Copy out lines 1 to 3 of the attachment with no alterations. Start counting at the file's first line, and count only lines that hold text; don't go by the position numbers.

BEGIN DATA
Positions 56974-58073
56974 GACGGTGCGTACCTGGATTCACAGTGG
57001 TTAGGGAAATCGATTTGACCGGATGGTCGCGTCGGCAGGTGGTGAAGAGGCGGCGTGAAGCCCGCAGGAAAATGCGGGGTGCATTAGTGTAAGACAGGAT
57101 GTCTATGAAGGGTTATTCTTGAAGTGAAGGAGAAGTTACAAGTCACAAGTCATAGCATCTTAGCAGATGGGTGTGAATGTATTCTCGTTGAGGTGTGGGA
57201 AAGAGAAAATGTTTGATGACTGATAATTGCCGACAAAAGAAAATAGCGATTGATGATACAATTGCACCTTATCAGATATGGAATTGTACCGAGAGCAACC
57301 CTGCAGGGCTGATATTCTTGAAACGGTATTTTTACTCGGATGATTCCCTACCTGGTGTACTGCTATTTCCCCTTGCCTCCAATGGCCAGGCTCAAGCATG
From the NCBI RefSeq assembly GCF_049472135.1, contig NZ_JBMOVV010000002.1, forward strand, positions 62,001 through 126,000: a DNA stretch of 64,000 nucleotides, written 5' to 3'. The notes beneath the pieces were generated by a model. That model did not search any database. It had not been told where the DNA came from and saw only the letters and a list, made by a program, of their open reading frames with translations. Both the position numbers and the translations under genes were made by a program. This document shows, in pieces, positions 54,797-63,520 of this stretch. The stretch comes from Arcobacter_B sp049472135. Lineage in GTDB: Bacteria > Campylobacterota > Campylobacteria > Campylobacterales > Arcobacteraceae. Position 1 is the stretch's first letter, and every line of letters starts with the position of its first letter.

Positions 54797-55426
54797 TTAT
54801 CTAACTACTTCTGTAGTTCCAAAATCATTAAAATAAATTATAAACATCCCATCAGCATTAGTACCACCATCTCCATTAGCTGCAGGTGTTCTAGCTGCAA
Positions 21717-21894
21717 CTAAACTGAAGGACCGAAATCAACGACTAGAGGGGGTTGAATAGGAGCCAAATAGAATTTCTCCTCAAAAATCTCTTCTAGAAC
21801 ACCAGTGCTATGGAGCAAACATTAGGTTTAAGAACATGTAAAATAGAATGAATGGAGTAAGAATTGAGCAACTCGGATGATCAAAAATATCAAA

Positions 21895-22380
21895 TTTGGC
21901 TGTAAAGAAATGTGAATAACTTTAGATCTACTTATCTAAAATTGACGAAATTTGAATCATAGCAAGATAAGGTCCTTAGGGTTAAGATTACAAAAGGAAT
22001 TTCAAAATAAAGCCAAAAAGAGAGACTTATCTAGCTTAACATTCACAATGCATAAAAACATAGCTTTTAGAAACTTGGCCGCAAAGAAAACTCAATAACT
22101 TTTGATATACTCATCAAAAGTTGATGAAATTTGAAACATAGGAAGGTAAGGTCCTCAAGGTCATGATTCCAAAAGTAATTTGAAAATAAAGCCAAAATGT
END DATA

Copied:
Positions 56974-58073
56974 GACGGTGCGTACCTGGATTCACAGTGG
57001 TTAGGGAAATCGATTTGACCGGATGGTCGCGTCGGCAGGTGGTGAAGAGGCGGCGTGAAGCCCGCAGGAAAATGCGGGGTGCATTAGTGTAAGACAGGAT